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By putting two fingers on a pulse-point along the side of the neck, we feel the beat of the carotid artery, the main artery that supplies the brain with blood. But as people age they may develop atherosclerosis, which blocks blood vessels; strokes can occur when blood no longer reaches the brain.
For Alexey Kamenskiy, a graduate student in Engineering Mechanics at UNL, keeping this pulse drives his work to potentially benefit stroke victims.
"My research is a compound of engineering and medicine, focused on the biomechanics of the human carotid artery," said Kamenskiy.
Current treatment for this kind of arterial disease is a surgical procedure to either remove the occluding plaque from the blood vessel (a procedure called endarterectomy), place a patch and close the incision, or widen the narrowed artery by dilating it (angioplasty) and inserting a stent.
"The choice made by the surgeon is almost purely intuitive," Kamenskiy said. More knowledge is needed about treatment materials, including their properties and individual responses-as well as the mechanical properties of the carotid artery itself-to combat repetitive plaque formation and minimize other complications observed during patients' follow-up.
Seeking further information, Kamenskiy initiated two protocols with the University of Nebraska Medical Center and the Nebraska-Western Iowa Veterans Affairs Clinic in Omaha. He works with Dr. Iraklis I. Pipinos, M.D., associate professor of surgery at UNMC and the VA Clinic. Pipinos is a principal investigator with his own related projects and those in collaboration with Kamenskiy.
"These protocols allow me to closely interact with surgeons and perform studies of blood flow hemodynamics and wall mechanics in real patients," said Kamenskiy, who added that this exclusive type of data is extremely valuable for mechanical modeling.
"Precise models allow performing of virtual patient-specific operations prior to real surgery," Kamenskiy explained. "Specifically, my research includes soft-tissue biaxial testing, real in vivo measurements of blood velocity profiles and pressure waveforms, threedimensional artery geometry reconstruction, and advanced modeling."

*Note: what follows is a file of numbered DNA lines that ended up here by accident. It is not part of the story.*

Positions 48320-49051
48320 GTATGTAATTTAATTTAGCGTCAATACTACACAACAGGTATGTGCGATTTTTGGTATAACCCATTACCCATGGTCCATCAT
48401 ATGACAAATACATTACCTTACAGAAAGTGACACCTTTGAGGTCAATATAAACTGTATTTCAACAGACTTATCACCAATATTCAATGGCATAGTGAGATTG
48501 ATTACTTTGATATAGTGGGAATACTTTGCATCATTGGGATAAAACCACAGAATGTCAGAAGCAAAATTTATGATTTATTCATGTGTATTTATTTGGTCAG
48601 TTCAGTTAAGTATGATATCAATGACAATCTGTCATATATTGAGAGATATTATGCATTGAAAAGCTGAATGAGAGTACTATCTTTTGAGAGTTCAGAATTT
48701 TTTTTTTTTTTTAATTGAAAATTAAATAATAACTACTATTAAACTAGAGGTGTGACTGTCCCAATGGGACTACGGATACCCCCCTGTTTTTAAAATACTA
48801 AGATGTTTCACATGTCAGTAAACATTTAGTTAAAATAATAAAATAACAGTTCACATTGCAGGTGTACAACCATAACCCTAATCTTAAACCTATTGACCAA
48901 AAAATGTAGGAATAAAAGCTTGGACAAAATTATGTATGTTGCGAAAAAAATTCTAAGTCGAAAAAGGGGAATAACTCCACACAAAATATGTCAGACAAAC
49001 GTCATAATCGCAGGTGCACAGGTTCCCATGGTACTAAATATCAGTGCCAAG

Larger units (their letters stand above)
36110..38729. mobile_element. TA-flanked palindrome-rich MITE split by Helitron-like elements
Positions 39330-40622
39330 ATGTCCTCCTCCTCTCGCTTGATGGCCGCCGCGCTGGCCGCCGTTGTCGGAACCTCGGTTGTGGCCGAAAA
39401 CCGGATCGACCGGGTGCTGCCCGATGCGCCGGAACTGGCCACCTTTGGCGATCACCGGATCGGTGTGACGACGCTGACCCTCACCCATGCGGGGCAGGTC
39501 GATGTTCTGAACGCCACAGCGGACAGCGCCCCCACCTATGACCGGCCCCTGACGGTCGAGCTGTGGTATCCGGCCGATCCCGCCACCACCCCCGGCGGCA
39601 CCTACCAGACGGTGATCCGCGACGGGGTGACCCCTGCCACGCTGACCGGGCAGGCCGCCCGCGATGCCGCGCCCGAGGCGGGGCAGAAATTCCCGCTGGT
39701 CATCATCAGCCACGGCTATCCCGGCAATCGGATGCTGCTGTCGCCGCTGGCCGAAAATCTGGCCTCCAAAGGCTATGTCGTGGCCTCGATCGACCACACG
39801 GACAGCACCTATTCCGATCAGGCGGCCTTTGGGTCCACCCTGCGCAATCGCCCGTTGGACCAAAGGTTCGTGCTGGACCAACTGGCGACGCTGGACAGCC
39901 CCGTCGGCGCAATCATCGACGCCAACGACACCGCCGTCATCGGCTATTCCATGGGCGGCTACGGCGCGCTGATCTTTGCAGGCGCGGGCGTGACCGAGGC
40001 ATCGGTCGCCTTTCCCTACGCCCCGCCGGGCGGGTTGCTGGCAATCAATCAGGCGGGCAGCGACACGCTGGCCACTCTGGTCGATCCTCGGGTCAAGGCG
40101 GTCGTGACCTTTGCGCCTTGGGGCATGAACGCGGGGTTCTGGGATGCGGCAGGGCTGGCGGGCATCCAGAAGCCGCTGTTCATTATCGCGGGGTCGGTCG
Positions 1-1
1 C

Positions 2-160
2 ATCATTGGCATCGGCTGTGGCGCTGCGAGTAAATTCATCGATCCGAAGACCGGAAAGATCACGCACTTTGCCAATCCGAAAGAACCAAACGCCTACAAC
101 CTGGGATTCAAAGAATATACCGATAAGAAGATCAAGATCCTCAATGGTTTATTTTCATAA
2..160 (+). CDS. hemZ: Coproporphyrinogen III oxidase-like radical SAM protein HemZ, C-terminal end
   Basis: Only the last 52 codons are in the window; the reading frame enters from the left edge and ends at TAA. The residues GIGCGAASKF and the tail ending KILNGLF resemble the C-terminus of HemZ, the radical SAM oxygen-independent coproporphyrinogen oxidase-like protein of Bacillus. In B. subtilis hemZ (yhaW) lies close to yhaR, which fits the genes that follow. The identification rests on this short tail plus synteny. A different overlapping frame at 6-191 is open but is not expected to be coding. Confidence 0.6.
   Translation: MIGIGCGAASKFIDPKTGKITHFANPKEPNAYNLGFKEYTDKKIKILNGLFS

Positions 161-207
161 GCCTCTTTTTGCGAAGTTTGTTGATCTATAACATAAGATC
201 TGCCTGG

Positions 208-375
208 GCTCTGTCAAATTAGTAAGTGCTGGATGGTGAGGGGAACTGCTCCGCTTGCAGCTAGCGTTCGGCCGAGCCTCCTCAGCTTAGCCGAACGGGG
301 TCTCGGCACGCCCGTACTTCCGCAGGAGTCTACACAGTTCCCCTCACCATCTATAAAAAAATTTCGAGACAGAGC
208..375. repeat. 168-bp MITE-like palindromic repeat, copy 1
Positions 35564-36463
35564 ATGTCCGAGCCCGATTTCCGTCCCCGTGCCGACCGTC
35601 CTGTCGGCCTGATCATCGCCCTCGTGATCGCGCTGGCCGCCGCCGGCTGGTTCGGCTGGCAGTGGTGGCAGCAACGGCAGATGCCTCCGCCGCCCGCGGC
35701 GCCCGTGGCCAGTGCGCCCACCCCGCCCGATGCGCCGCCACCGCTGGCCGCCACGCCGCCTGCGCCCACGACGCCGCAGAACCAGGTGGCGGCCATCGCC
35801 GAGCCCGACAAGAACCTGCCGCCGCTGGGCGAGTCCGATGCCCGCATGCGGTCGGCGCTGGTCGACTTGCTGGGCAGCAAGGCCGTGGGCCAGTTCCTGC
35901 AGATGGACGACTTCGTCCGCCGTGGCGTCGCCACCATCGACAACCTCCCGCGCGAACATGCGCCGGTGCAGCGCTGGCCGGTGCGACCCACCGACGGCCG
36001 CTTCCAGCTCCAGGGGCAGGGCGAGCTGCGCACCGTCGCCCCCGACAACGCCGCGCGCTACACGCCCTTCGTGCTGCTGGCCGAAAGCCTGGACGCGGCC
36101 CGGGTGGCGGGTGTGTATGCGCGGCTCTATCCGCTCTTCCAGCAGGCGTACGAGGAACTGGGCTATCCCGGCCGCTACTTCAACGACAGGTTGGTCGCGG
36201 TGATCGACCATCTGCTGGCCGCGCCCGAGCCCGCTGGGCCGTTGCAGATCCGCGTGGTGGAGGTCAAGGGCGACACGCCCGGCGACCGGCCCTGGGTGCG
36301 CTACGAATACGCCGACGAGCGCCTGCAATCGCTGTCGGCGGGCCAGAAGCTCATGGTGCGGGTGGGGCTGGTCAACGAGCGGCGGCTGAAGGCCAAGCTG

Kamenskiy described challenges in the testing and modeling work from soft tissue's anisotropic nature, having different properties in different directions, as well as its nonlinear characteristics, with no constant proportion between the applied load and the amount the material has stretched under it.
He cited a benefit from working with UNL Engineering Mechanics. "Our department has a custom-built soft-tissue device that is able to stretch the tissue sample in two different directions and record the accurate deformation response. With only a few such devices at top U.S. universities, we are lucky to have one here. I'm using this device to test carotids, veins and patching materials used for carotid surgery."
Another challenge is that knowledge of blood flow in the carotid artery is very limited.
"Skewing the velocity profiles in the arterial branches has significant effect on the shear stresses in the blood flow, which in turn has significant effect on atherosclerosis," said Kamenskiy. "Understanding how much the profile is actually skewed and how its shape changes during the cardiac cycle is essential for understanding carotid artery hemodynamics."
Kamenskiy said, "I believe the complexity of an artery's geometry has significant effect on the blood flow in it and therefore it must be accounted for in the model." He uses real patients' CAT (computed axial tomography) scans to reconstruct the three-dimensional body of the artery-with all its kinks, narrowings, widenings, turns, and branches-and then applies that to his advanced modeling.
Evaluating different materials and approaches helps to better determine the treatment method for optimized results and